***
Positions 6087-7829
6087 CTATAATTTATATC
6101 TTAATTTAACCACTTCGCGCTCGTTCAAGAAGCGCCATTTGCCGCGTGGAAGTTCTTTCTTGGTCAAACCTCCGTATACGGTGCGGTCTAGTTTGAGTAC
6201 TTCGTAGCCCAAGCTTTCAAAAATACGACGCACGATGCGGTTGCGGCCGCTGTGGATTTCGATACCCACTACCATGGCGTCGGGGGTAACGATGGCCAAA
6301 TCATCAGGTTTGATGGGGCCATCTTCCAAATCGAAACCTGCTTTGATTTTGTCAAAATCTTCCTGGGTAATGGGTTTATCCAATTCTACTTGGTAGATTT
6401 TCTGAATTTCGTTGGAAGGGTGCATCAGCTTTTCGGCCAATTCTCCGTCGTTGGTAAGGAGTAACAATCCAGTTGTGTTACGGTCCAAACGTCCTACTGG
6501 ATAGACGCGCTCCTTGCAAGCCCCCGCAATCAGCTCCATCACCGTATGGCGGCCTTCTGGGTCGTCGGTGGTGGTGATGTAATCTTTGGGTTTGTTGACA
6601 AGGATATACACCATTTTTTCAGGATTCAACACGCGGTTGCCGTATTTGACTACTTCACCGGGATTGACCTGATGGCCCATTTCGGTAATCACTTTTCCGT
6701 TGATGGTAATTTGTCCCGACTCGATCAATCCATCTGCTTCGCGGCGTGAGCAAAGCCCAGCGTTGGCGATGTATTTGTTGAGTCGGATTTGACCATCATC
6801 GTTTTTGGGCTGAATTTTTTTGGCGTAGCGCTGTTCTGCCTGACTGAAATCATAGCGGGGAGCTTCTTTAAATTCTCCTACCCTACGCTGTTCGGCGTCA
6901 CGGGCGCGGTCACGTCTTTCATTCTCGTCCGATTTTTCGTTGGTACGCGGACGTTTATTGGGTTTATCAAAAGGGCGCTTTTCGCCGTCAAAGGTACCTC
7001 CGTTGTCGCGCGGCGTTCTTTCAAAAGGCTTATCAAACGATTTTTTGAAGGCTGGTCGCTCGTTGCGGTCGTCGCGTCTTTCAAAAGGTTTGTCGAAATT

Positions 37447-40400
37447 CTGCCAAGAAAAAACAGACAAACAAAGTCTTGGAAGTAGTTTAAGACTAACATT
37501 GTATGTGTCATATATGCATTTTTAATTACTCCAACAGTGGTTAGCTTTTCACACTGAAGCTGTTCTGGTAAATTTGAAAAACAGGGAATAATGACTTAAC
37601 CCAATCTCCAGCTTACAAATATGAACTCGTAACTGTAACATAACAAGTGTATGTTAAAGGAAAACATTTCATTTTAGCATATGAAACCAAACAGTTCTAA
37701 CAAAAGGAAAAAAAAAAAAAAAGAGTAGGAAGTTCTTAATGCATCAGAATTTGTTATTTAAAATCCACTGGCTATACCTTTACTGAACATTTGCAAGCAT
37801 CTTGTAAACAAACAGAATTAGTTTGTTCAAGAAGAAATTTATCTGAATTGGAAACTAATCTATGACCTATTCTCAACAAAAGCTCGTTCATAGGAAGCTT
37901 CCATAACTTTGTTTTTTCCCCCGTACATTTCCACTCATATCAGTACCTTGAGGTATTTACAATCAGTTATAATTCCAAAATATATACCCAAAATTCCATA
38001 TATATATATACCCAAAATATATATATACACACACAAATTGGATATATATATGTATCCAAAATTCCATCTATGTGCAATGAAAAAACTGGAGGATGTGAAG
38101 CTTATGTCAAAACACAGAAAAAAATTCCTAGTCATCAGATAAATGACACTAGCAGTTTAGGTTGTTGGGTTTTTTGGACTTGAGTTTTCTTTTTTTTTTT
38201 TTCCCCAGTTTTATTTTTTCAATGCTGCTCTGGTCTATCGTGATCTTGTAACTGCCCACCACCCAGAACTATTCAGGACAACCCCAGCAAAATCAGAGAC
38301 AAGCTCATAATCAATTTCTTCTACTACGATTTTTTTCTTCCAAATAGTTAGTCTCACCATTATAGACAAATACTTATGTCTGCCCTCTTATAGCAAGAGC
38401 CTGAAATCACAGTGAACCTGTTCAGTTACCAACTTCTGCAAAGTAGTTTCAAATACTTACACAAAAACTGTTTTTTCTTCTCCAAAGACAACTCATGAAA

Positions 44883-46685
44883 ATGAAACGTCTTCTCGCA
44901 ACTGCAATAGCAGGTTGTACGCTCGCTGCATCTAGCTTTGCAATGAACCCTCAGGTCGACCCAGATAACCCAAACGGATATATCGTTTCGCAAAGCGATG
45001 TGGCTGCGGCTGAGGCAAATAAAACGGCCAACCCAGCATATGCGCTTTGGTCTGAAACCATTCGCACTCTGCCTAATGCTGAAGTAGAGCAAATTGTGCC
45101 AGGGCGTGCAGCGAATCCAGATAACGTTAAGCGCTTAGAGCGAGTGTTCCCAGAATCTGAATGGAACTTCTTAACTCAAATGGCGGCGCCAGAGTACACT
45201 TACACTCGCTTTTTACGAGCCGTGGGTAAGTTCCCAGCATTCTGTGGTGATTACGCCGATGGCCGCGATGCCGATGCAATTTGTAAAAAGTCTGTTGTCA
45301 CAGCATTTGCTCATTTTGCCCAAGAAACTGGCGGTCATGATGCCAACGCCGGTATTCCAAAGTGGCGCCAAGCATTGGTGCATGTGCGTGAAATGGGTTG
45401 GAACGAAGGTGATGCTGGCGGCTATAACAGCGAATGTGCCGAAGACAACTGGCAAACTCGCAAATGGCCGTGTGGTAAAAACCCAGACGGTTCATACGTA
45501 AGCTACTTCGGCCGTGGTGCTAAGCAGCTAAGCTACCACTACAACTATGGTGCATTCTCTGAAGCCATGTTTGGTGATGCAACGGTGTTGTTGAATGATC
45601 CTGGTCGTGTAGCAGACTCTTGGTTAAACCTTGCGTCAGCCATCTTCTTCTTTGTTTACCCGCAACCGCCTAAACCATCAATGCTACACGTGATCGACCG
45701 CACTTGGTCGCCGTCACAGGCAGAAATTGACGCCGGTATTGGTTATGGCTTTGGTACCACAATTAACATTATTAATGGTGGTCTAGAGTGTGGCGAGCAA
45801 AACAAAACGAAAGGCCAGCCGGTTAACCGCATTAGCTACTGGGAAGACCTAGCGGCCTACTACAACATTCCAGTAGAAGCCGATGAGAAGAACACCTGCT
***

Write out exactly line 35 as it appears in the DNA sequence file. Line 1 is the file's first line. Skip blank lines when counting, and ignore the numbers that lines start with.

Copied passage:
45701 CACTTGGTCGCCGTCACAGGCAGAAATTGACGCCGGTATTGGTTATGGCTTTGGTACCACAATTAACATTATTAATGGTGGTCTAGAGTGTGGCGAGCAA